The Ballet Job Market Needs a Market (Re)Design

February 14, 2022

The pandemic has contributed to many shifts in the dance world, as the community has outspokenly criticized longstanding practices and cultural norms. However, no one has called into question the structure (or, rather, the lack thereof) of the job market. As a now-retired ballet dancer of nearly a decade and a PhD student in economics at Harvard, I know that incorporating basic lessons from economics could change the game for both dancers and directors.

The ballet job market is what an economist would refer to as a “matching market”—you cannot simply choose where to go, but you must also be chosen. What makes the ballet market peculiar is that, unlike most professional athletic markets, directors have vastly different preferences for dancers and they mostly do not (and cannot) compete for hires with salaries. Rather, dancers are first and foremost committed to finding their best artistic fits and are often willing to work for less than their worth.

This phenomenon would not be quite as problematic if dancers and directors were nonetheless matched efficiently. Unfortunately, there are two major failures that plague the current system.

First, although many, but not all, major ballet companies in the U.S. operate under the dancers’ union AGMA, there is virtually no regulation in terms of hiring. Deadlines to hold auditions, renew or cancel contracts are company-specific and are not standardized industry-wide. This is problematic because when streams of dancers are released into the audition market at different times, both companies and dancers can end up with undesirable results.

Here’s an example: A dancer knows she will be let go early in the season and begins a job search right away. Other companies, ones that hold auditions later or whose dancers have several months to return their contracts, do not know how many places they will have available and so they tell her they might—or might not—make her an offer down the road. She may then feel pressured to accept an offer that expires in a matter of weeks from another, less preferred company.

Still, she’s better off than the dancer who’s let go after auditions have already passed. I’ve also known directors to rescind verbal offers to dancers very late in the season, instigating a chain reaction that not only leaves the dancer worse off, but also the other companies that would’ve preferred to hire her but were unable to do so.

This coordination failure is made worse by the fact that many dancers wishing to leave their current jobs typically do not announce their departures until they’ve secured other positions—and for good reason. But directors at saturated companies cannot make additional offers until they know who is definitively leaving. This is what I refer to as “holdup.” There are many favorable “trades” available across companies, but either someone has to first give up their job without a guarantee of another, or a director needs to seek out additional funds in order to start the trading process.

This is where market design comes in. This field, which seeks to find economic engineering solutions to practical problems, has studied similar failures in markets like the medical residency matching program, public school choice and vaccine allocation.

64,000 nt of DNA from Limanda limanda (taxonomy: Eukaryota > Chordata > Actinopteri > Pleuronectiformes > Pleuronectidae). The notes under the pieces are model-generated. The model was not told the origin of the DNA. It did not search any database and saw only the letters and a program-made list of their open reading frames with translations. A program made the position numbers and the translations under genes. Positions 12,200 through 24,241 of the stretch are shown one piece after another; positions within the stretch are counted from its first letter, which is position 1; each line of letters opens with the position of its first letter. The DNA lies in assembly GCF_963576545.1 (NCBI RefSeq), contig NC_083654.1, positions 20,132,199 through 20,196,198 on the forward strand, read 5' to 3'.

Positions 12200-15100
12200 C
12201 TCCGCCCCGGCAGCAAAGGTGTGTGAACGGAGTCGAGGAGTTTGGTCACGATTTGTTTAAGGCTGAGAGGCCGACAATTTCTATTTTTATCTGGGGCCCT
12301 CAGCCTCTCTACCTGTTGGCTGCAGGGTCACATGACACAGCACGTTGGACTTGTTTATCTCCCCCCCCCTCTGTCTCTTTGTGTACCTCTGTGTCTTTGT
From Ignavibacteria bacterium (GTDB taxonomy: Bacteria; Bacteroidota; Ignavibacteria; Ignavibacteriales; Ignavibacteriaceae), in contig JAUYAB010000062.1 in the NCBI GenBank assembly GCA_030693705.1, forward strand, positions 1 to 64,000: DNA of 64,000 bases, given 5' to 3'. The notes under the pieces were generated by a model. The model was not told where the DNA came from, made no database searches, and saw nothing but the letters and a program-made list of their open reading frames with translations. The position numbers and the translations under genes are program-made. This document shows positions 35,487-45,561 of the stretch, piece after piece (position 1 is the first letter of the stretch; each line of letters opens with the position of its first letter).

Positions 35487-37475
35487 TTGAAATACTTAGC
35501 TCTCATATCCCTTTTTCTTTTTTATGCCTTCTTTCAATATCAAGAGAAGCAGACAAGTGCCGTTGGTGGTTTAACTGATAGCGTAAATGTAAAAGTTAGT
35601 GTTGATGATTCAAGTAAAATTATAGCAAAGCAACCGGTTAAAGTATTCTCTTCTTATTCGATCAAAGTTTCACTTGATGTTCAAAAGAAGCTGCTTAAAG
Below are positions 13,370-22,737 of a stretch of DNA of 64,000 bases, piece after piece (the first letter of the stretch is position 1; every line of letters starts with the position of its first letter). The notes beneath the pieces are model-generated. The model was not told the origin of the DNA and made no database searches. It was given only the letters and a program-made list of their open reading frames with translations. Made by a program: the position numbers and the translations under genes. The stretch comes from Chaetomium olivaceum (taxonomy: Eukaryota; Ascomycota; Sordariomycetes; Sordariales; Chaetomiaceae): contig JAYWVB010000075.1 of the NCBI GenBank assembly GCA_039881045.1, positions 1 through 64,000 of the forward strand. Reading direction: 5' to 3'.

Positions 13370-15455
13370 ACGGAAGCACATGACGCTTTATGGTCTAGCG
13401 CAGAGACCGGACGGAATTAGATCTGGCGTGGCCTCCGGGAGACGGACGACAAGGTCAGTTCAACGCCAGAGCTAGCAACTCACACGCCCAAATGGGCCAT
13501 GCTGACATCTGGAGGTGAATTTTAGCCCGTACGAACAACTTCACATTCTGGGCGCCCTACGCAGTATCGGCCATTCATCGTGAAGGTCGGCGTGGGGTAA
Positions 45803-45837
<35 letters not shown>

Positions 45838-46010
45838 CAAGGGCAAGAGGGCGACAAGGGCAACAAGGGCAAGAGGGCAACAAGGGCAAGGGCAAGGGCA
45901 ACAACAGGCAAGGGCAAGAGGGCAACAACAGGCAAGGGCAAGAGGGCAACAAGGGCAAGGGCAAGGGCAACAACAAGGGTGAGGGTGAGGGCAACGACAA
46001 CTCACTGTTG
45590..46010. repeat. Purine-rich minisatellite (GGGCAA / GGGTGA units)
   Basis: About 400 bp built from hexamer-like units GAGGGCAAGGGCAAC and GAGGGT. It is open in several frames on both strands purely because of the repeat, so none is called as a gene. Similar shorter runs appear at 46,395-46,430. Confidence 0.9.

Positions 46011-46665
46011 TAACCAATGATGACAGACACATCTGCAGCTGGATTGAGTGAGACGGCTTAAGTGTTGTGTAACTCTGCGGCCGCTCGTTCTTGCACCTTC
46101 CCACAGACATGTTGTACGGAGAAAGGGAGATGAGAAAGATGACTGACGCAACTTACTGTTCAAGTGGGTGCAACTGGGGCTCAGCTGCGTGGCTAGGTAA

One of the central tenets of good market design is creating market “thickness,” or bringing together as many people as possible at once so the best outcomes can be achieved. By centralizing industry-wide contract renewal dates and audition time-frames, not only would companies avoid coordination failures, but this would also eliminate the unnecessary anxiety that dancers face by not knowing when they might receive an offer and when they should accept one.

This practice has become commonplace in other highly competitive settings in the U.S., such as legal clerkships and PhD programs, which do not require students to accept any offers before a standardized date. It is also the reason why most markets that bring together various traders, including the New York Stock Exchange, open and close at the same time each day.

In other settings, centralized clearinghouses have been enormously effective in eliminating similar market failures. Specifically, what I have in mind is a variant that I’ve designed of the well-known top trading cycles algorithm. It would work something like this: After all company departures have been announced and auditions held, dancers and directors would simply submit their preferences to a centralized algorithm that would quickly determine final assignments based on those preferences. While this may sound radical, variants of top trading cycles have been used in school assignment settings and most notably in the kidney exchange system in the U.S., an innovation for which economist Alvin Roth was awarded the Nobel Prize in 2012.

The assignments resulting from this process are guaranteed to be efficient. The process also encourages all dancers to submit their preferences over companies truthfully, eliminating another major element of anxiety. By streamlining hiring in this way, both parties get their best shots at their most preferred counterparts, while trades across companies at capacity can happen swiftly and without the need for additional expense.

Of course, centralized clearinghouses are most effective when the majority of the market agrees to partake in them. While leaders may fear that this would require them to relinquish some control, they would only make offers to the dancers who they would under the best possible scenario, and the gains they would achieve by thickening and coordinating the market would far outweigh any perceived losses.

As new leaders begin to take the reins at companies around the globe, time will tell whether they will be brave enough to challenge the status quo and reshape the marketplace in a way that truly works for both dancers and directors.